Higuchi Ichiyo (1872-1896) was a famous Japanese female novelist. This museum was opened with the cooperation of local volunteers in 1961, as Japan’s first female novelist solo museum. And it was reopened in 2006. It holds planning exhibitions, special exhibitions and the Ichiyo festival.
After learning Waka, Japanese poetry, calligraphy and classical literature, she opened a household goods store at Shitaya Ryusenjimachi near Yoshiwara Yukaku, the Tokyo licensed quarter, for earning living expenses while writing novel. That experience later became the subject of Takekurabe, her representative work.
“Hotaru no Sato – firefly village” of Onogawa Onsen, hot spring, is located along the Otaru River. The Otaru River runs from Mt. Iidesan, which has been worshiped as the mountain of gods, since ancient times. The Otaru River connects to the Omono River, which is one of the water sources of the Mogami River. There is a very rare pond where you can appreciate the naturally generating Genji fireflies, Luciola cruciate, Heike firefliers, Luciola lateralis, and Hime fireflies, Hotaria parvula.
The name of this place comes from Ono no Komachi (825 – 900), a Japanese female poet of unusual beauty, who was said to be the daughter of the district governor in Dewa Province. The fireflies dance wildly and the radiance reminds us of the Dynastic Romanticism in Japan.
Yamagata safflower was sold at high prices in Kyoto and Osaka during the Edo period (1603 – 1868). The safflower merchant took culture back from Kyoto and went up the Mogami River. Utagawa Hiroshige (1797 – 1858), a Japanese ukiyo-e artist, painted city pleasures and travel, using woodblock prints and painting.
He drew famous places in Japan, with bold designs and the beauty of indigo color. Hiroshige left his original paintings called “Tendo Hiroshige” here, at the request of the Tendo Domain. Works here include the cherry blossoms of Mt. Yoshino, Nara and the autumn leaves of the Tatsutagawa River Nara.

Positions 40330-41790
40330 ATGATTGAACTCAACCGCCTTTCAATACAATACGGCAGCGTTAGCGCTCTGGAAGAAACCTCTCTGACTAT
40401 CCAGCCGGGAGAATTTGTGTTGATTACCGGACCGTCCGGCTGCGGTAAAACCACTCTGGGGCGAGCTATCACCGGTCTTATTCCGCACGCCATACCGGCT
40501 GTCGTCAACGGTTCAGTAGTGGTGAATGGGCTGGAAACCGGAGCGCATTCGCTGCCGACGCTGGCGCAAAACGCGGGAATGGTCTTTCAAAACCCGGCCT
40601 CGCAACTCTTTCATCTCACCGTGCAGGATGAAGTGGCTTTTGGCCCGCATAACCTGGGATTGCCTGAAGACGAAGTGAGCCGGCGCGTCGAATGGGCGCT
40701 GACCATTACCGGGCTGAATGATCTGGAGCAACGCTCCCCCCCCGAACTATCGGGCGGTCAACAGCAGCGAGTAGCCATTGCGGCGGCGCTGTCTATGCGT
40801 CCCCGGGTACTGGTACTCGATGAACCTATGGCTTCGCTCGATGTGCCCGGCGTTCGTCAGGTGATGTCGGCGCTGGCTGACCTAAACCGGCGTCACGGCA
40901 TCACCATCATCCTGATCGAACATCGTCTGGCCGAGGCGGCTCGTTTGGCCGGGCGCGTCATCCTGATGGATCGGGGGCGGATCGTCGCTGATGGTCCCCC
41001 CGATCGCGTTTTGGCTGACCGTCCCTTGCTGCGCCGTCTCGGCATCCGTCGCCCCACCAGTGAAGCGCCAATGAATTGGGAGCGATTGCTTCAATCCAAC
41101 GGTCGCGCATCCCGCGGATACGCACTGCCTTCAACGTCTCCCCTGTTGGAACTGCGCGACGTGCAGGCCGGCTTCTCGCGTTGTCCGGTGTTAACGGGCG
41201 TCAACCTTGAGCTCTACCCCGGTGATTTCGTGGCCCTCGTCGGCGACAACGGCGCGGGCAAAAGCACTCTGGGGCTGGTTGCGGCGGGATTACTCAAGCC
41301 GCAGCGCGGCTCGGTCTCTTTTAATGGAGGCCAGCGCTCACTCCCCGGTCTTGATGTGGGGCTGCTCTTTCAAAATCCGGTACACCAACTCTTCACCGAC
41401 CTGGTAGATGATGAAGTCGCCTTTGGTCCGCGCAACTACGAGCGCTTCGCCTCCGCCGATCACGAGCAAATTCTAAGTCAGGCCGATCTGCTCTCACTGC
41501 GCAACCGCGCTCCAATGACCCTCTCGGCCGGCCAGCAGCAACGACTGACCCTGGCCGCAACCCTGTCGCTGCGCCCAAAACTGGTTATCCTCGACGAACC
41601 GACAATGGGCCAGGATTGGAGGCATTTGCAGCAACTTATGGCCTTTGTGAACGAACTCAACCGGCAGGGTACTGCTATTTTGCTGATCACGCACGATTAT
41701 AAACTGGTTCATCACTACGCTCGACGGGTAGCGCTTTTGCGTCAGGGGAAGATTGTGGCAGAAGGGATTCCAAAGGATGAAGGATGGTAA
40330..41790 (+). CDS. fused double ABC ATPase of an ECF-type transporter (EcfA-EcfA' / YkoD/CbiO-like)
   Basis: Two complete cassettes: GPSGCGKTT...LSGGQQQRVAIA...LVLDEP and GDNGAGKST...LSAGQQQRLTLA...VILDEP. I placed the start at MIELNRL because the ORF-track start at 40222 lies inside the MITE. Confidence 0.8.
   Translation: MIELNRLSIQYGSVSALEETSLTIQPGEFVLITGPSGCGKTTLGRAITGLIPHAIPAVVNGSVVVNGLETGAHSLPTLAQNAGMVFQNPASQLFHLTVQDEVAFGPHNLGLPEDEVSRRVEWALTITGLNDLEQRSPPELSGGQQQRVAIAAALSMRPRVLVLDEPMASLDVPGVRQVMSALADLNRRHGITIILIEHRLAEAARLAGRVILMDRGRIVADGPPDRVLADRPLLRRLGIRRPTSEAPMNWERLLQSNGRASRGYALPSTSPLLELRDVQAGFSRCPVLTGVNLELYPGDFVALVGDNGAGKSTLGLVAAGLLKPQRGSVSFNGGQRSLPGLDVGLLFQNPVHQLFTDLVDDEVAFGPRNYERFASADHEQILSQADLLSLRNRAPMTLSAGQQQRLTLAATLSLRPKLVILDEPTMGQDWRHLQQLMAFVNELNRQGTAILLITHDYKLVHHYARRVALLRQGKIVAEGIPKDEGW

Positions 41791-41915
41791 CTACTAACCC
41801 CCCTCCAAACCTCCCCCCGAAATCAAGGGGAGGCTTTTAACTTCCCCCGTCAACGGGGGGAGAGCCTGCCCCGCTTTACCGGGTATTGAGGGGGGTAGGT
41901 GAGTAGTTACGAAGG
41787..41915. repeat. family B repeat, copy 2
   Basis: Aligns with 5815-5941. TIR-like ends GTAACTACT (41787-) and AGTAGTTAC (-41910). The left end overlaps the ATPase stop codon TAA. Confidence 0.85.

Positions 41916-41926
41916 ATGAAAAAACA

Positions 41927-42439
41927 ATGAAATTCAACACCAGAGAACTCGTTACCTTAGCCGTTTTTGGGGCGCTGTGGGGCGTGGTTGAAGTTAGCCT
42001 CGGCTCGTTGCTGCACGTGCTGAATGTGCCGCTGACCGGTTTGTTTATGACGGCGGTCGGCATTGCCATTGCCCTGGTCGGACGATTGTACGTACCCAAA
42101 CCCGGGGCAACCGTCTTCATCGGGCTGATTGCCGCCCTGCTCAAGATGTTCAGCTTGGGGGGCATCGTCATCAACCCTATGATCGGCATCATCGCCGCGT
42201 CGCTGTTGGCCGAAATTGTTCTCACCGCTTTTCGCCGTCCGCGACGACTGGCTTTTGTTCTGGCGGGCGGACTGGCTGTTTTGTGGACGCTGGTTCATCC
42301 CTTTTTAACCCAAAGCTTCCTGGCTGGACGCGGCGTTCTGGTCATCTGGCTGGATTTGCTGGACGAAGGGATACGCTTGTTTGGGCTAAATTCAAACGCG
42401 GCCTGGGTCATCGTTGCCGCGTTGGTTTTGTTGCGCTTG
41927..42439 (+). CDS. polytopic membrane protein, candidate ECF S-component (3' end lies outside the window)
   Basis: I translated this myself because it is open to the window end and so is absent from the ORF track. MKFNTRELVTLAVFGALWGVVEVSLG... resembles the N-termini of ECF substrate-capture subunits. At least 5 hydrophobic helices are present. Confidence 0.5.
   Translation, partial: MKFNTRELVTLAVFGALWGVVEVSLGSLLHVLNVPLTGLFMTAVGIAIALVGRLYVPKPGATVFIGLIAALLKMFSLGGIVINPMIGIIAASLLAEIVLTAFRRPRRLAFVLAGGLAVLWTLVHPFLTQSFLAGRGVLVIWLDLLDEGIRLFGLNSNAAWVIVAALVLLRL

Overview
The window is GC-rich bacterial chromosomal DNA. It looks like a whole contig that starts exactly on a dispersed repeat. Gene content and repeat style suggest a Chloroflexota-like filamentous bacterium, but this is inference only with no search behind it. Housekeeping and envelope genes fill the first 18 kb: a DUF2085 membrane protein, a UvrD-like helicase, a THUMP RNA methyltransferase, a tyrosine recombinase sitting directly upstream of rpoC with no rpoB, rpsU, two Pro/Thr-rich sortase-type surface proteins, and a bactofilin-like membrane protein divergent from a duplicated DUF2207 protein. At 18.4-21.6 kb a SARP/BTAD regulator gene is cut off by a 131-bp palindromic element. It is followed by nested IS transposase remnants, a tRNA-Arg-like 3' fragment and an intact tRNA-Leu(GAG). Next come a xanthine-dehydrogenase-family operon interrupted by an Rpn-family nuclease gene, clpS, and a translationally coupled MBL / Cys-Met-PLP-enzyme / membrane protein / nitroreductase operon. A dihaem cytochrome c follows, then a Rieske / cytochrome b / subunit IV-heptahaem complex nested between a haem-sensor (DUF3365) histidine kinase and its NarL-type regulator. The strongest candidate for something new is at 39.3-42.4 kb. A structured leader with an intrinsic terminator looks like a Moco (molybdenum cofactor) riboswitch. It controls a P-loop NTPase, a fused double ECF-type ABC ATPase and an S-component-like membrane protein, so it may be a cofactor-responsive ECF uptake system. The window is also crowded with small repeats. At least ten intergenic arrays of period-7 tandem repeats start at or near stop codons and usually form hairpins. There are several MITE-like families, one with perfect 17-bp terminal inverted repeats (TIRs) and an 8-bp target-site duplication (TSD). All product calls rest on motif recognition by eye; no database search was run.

At this museum, you can also think of the future environment through the landscape paintings of precious Hiroshige works that convey the various remnants of ancient Japan.
The surface of this lake is blue, a clear contrast to the green mountains in summer, and the mountain mirror that is colored with autumn leaves in autumn. It is a landscape that was mentioned in the poem by Izumi Shikibu (Born 876), a Japanese female poet and a femme fatale with numerous lovers, – “Arazaramu Konoyono HoKanou Omoideni – Soon I will die. As a memory to bring to that world, (I just want to see you again)”
In the Nara period (710 – 794), Ishikawa Town was in Iwaki province, the gateway to Mutsu Province, the northeast region of Honshu Island. It is where Minamoto no Arimitsu (1037 – 1086), a military commander in the Minamoto clan, and the 2nd head of the Ishikawa clan, moved to from Settsu Province Osaka, developed and ruled.
Ishikawa Town is said to be the birthplace of Izumi Shikibu. Her poetry described the true feeling in the court during the Heian period (794 – 1185), much like the surface of this lake.